Jacobin has recently published a piece describing the use of femininist ideology to justify the exploitation of female workers. It was an interesting read and I recommend it to everyone. You can find it here:
The author describes the fact that although women’s access to wage labor in the developing world does move them away from village or familial patriarchy, this effect is used to gloss over and even justify the other fact that these women work in deplorable labor conditions. The author then states that the countries that have the best conditions (in other words closer to some level of equality) for women are nations where the state led and directed economic growth before embracing free market ideology as opposed to the exploitative “free market” conditions being imposed upon the developing world from the get go. Free market conditions in these nations are essentially extractive. They basically rely on the the iron law of wages which does not lead to the level capital inflow that supports economic development. Correlation is not necessarily causation here, but the author’s position makes sense to me in that centrally planned economies promote education in order to have a strong workforce. I think the mass education that goes along with state led development is the real key, however I have another point to make. The key that the author is hammering is that planned broad development on a national scale is what is truly needed. I basically agree. However, what the author, and every fucking pundit I have ever heard discuss development ignore, is that fact that for a nation to develop social and physical infrastructure, it must have a trade surplus, and for one nation to have one unit of trade surplus, another nation must have one unit of trade deficit. This is a very simple concept of accounting that is routinely ignored everywhere you go. To develop one nation, you must take from another. In other words, the state led development strategy could never work on a universal scale as it relies on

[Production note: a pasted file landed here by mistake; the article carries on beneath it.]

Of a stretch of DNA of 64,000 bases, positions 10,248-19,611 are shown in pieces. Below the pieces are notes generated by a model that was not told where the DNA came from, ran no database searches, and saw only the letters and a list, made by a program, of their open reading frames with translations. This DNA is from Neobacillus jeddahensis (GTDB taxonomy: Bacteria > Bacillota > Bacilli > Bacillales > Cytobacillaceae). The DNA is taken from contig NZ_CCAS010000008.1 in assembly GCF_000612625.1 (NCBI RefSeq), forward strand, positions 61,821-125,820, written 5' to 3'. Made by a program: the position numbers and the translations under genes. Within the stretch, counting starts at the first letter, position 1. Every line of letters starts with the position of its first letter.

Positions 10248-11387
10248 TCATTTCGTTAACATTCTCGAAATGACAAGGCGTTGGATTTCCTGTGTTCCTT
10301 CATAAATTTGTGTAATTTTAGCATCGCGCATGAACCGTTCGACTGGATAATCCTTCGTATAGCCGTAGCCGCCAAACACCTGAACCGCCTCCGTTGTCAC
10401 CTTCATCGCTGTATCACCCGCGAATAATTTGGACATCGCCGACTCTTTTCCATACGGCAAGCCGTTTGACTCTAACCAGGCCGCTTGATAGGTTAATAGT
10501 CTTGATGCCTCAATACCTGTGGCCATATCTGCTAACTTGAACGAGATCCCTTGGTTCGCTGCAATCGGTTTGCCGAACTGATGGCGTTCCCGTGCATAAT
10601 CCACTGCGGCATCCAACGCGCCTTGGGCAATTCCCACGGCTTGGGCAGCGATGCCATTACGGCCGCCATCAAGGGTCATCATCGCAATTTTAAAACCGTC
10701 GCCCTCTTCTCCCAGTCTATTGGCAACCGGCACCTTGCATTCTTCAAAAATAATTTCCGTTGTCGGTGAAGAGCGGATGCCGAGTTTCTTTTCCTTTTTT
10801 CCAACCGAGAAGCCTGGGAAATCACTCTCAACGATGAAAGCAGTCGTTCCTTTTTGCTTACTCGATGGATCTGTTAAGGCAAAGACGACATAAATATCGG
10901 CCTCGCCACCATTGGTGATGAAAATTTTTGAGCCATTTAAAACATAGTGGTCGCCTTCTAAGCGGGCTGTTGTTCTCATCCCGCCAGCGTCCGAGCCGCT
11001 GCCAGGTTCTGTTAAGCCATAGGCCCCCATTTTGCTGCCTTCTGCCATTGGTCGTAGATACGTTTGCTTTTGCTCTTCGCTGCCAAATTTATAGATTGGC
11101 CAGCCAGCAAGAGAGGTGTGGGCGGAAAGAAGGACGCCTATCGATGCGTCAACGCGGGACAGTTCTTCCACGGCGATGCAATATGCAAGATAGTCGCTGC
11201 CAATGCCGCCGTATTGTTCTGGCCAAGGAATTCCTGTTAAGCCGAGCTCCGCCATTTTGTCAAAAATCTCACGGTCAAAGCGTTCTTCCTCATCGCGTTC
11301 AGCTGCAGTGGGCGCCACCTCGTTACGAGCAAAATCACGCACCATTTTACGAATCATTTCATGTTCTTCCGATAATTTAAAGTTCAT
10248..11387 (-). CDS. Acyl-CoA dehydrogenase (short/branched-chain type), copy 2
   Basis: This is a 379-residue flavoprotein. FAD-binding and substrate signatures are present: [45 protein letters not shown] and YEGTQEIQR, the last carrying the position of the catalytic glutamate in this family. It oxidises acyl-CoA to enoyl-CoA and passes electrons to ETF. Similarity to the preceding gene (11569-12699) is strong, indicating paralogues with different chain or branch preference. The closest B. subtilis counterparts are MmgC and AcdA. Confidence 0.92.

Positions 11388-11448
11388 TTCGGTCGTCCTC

suckers other nations to adopt exploitative free markets. This is the elephant in the room that is routinely ignored and never talked about. The most maddening fact is also that deficits tend to be forced on the poorest of nations, driving them even further into the hole. I have no idea what the solution is here, but I get very sick of seeing so many otherwise well thought out articles ignore this basic precept.
Anyway, I otherwise enjoyed the article and I hope you do too.